Asymmetric Gear Heart Sculpture


Here’s a video of a mindbending piece of papercraft engineering. We’d love to see a 3D model for this heart to at least have a starting point when designing our own. The creator’s site is in Japanese though, so it’s hard to glean any insight into his process. Embedded below is a similar cube version.[youtube=]

[via Waxy]

33 thoughts on “Asymmetric Gear Heart Sculpture

  1. Wow. I’m still having trouble wrapping my brain around this. In both the heart and cube version there is only one gear that rotates about a single axis, and it’s at the base of the object. How are the rest of the parts held in place?

    Leave it to the Japanese to create something so impressive out of paper, which aside from it’s artistic value is essentially worthless.

  2. i bet the pieces are held in with a flexible axle maybe made from a spring or something so they cant fall out but can still move around somewhat… my god though. they must have made this with cad or something and printed out on card stock or something?????????

  3. @amk
    in the heart, there is a vertical axle and (i think) four horizontal axles: two intersect above the bottom gear (e.g. x,y,z axis) and the other pair is below the top gear in the same fashion. the “illusion” is a product of the width of the individual gears.

  4. Pretty cool… At first it seems like the gears are asymmetrical, but they are actually just cone shaped, bevel gears meshed to fill a volume, then their outer ends are shaped to form the heart or cube. Once you set up the group of gears, you could probable carve it to any shape you wished.
    The bottom gear is probable freely turning on a hollow shaft, with a central axle driving the top gear which in turn, drives all the others. Like the bottom gear, the other driven gears are mounted to the fixed hollow shaft.
    Take a look at ‘bevel gears’ on wikipedia, and you should be able to figure out how it’s done from the diagrams.

  5. Reminds me of Arthur C. Clarke’s famous quotation, “Any sufficiently advanced technology is indistinguishable from magic.” But this is more like sorcery than magic!

    @pip: does something require electricity to be a “hack”? “Hack: n, A clever or elegant technical accomplishment, especially one with a playful or prankish bent.” (Urban Dictionary)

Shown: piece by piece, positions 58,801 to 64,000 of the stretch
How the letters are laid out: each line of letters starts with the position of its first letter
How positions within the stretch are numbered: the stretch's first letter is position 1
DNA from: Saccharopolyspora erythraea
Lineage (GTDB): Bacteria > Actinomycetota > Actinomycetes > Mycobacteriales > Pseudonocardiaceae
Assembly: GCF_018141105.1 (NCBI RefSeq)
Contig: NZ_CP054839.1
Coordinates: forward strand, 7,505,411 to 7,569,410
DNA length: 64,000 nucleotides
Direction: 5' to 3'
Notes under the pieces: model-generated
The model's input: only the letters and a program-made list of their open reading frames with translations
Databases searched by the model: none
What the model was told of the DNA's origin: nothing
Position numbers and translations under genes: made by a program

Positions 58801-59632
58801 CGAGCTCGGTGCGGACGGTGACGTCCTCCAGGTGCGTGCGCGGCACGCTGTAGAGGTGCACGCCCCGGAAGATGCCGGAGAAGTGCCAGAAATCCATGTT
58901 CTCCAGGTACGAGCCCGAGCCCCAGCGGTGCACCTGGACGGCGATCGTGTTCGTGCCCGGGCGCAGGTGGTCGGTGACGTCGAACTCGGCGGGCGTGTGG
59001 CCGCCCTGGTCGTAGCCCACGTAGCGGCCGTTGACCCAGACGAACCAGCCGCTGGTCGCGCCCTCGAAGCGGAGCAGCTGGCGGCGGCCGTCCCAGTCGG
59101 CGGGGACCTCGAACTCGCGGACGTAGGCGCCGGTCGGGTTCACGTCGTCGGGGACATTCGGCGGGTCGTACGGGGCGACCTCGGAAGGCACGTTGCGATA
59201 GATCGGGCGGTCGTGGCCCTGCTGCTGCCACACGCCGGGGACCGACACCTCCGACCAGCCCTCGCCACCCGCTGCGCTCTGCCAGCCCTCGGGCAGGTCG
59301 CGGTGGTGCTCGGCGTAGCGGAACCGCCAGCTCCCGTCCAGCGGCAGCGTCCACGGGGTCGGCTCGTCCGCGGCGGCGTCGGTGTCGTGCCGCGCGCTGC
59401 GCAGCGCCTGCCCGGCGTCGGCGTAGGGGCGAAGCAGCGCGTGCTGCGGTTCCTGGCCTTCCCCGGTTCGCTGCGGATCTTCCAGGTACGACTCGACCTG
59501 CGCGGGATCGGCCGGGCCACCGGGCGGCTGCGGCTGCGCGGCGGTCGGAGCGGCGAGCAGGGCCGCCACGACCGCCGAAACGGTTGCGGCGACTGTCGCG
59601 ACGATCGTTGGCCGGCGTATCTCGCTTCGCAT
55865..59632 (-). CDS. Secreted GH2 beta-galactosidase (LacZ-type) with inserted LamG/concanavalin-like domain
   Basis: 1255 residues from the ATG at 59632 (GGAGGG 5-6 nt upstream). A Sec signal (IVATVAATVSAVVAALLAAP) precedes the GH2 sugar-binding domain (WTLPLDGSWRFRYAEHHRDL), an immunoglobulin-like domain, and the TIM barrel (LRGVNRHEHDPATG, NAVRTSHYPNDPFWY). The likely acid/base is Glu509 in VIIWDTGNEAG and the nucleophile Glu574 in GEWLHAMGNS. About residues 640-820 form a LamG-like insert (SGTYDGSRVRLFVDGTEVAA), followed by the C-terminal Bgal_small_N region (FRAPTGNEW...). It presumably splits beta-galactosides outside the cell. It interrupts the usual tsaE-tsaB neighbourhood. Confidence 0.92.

6. actually… the gears ARE asymmetrical…. look at the heart before he starts turning it. There is a big gear on the right side, but a small gear on the left…. the opposing gears aren’t congruent.

    All I have to say is:

    OMG! That thing rocks! It was so cool I actually posted a myspace bulletin with the embedded video in it.

  7. I already posted this on YouTube, but to anyone interested in making one of these, maybe my translation will help? I loved this too much to just leave others in mystery. Sorry it’s a bit long..

    “これは歯車のハートです (This is a heart of gears). この作品は,これやこれのように,十五の歯ついた歯車が三つ(This object has 3 gears with 15 teeth, like this and this).これやこれやこれやこれのように十の歯がついた歯車が九つ (It has nine gears with 10 teeth, like this, this, this, and this). 合わせて十二個の歯車で較正されております(Altogether, it’s comprised of 12 gears).
    これらの歯車は,全て,連合すとり,どれが一つを回すと,全ての歯車が回りようになっております(These gears, altogether & combined, revolve when any one gear
    is turned). それでは,回しています(And so, it turns)…..[ 回転中(revolving)]…..元に戻りました(And it’s back to it’s original form). 十五の歯車が,二回転,十の歯車が, 三回転で,元に戻るようになっております(Upon the 15 tooth gears revolving twice, and the ten tooth gears revolving three times, it
    all returns to it’s original form (the heart)). …..[ 回転中 (revolving)]…
    ..元に戻りました(..and it’s back to the original form). 以上です! (That’s all!)”

    My understanding is that there are indeed separate axles attached to the main vertical one, even though he did not state so. I’ll be reading his website to see if he gives any make information, but none yet.


    P.S.- I love the revitalized Hackaday! Keeps me thinking for projects up here in Sapporo.


    (last post, I promise!)- You can’t buy it, but according to the Japanese on his site, he will have a book out for sale from December, and I think it may have how to make these in it! I guarantee it’s only in Japan, though.

    According to his Japanese site, he originally wanted to cover a sphere with gears, and he did, but then he created this as a masterpiece- and it won a special prize at the World Karakuri Contest (karakuri is a Japanese term encompasing things like trick mechanism/complex mechanism/surprise movement)

  9. Its amazing to see this.Let me know whether these are symmetric or asymmetric gears. Asymmetric in the sense pressure angle on drive side and coast side are differernt.If so How these gears are manufactured ?

    Thanks and waiting for reply.



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